The leading credit rating agency thinks external liquidity pressures should be manageable in the near term, despite the wider current-account deficit, given Pakistan’s adequate foreign-exchange reserves and success in accessing financing. Official reserve assets nearly doubled to $24.1 billion by end-September 2021 from $12.6 billion two years ago. However, liquid foreign-exchange reserves have dropped since mid-September, which we believe may partly reflect debt repayment. Pakistan’s near-term financing efforts have been supported by Saudi Arabia, which plans to place $3 billion on deposit with the SBP and provide an additional $1.2 billion oil-financing facility under a one-year support package. Its foreign reserves also received a $2.8 billion boost in August from the IMF’s one-off global allocation of Special Drawing Rights, the agency noted.
Funding from the sources followed Pakistan’s successful international debt issuance through a $2.5 billion bond in March 2021 and a follow-on $1 billion bond as part of its global medium-term note programme. Pakistan aims to tap debt markets more regularly through the scheme, which could reduce the costs of coming to market. The authorities also plan new sukuk issuance in 2021. Following a staff level agreement on the sixth review of the country’s Extended Fund Facility (EFF) reached on 21 November, the IMF is set to release a further $1 billion in funding, provided certain prior actions are met. “We believe these include amending the SBP Act to formalise the central bank’s institutional independence and removing some tax exemptions. The authorities’ sustained reform efforts and commitment to the IMF programme should support access to external financing, even with global financing conditions potentially becoming more challenging for emerging markets in 2022 as global monetary policy settings grow less accommodative.”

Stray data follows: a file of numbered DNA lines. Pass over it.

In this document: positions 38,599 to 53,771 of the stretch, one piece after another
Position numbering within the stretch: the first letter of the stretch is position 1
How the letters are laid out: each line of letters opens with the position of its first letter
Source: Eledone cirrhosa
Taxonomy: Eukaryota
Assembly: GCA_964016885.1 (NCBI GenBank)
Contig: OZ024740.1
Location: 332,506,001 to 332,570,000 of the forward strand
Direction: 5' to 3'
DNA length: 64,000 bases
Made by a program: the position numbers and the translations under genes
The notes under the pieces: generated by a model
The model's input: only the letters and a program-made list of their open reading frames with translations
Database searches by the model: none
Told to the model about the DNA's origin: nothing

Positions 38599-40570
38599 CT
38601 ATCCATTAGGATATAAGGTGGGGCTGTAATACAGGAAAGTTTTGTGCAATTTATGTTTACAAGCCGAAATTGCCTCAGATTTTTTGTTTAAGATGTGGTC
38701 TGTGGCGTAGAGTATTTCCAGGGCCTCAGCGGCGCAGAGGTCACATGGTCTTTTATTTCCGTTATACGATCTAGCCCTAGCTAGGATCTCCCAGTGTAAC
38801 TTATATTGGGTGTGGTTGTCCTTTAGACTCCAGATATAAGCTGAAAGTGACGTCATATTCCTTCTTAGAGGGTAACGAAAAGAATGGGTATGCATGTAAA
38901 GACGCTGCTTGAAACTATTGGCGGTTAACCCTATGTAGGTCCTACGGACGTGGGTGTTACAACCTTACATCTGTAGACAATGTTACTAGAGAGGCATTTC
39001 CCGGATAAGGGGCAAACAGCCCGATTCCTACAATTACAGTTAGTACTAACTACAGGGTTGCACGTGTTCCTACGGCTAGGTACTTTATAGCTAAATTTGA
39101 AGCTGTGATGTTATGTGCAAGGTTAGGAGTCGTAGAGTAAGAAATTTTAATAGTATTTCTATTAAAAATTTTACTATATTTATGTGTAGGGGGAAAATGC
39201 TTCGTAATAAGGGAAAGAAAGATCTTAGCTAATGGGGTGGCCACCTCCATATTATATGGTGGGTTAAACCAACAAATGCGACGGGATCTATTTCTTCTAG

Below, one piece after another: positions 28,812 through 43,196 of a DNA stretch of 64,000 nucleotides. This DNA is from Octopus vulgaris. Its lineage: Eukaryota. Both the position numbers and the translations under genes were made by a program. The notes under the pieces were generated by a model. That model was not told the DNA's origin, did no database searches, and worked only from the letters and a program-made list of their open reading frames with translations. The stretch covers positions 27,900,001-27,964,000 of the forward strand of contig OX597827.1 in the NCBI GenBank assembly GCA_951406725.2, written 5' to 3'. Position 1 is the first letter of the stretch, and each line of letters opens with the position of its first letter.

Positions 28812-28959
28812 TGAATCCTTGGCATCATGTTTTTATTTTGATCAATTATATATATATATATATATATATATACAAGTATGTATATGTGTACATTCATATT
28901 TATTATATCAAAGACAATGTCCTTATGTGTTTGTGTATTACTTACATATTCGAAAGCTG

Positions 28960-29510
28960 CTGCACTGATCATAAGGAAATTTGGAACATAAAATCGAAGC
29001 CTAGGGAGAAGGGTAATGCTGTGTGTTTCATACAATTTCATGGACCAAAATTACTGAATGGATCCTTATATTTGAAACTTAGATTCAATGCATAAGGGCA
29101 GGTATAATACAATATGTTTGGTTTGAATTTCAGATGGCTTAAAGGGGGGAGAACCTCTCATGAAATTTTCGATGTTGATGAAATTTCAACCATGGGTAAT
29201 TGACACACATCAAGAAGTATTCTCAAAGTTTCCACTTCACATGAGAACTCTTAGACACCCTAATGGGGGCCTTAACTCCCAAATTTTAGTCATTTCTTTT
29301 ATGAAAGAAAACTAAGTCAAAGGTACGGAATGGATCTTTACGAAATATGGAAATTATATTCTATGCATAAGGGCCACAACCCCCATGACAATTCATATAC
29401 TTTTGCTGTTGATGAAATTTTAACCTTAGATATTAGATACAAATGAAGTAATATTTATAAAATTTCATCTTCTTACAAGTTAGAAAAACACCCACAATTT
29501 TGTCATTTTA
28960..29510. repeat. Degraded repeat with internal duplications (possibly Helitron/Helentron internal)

If the government retains its commitment to a market-driven exchange rate, Fitch Ratings believes this would be a useful shock absorber to help contain external risks in the longer term. An exchange rate that supports the price competitiveness of Pakistan’s exports could over time help to reduce the country’s reliance on debt financing to balance its external accounts, which remains a credit weakness. In addition, fiscal consolidation under the EFF could help reduce external imbalances by dampening imports, while also reducing the drag of weak public finances on Pakistan’s rating.
In its rating review in May, Fitch Ratings had noted that continued implementation of policies sufficient to facilitate a rebuilding of foreign-exchange reserves and easing external financing risks could lead to positive rating action. It also argued that positive rating momentum could emerge from improvements in the business environment or fiscal consolidation, if sustained over time. Continued adherence to the EFF reform agenda would increase the likelihood of achieving these outcomes. Nonetheless, political pressures could test the government’s commitment to reform, particularly if inflation accelerates from its already high levels, it warned.
It is a fact that prices are not decreasing; they are persistently on the rise. On the other hand, the opposition alliance has also announced a “decisive” movement against the government. It could threaten political stability and economic reforms.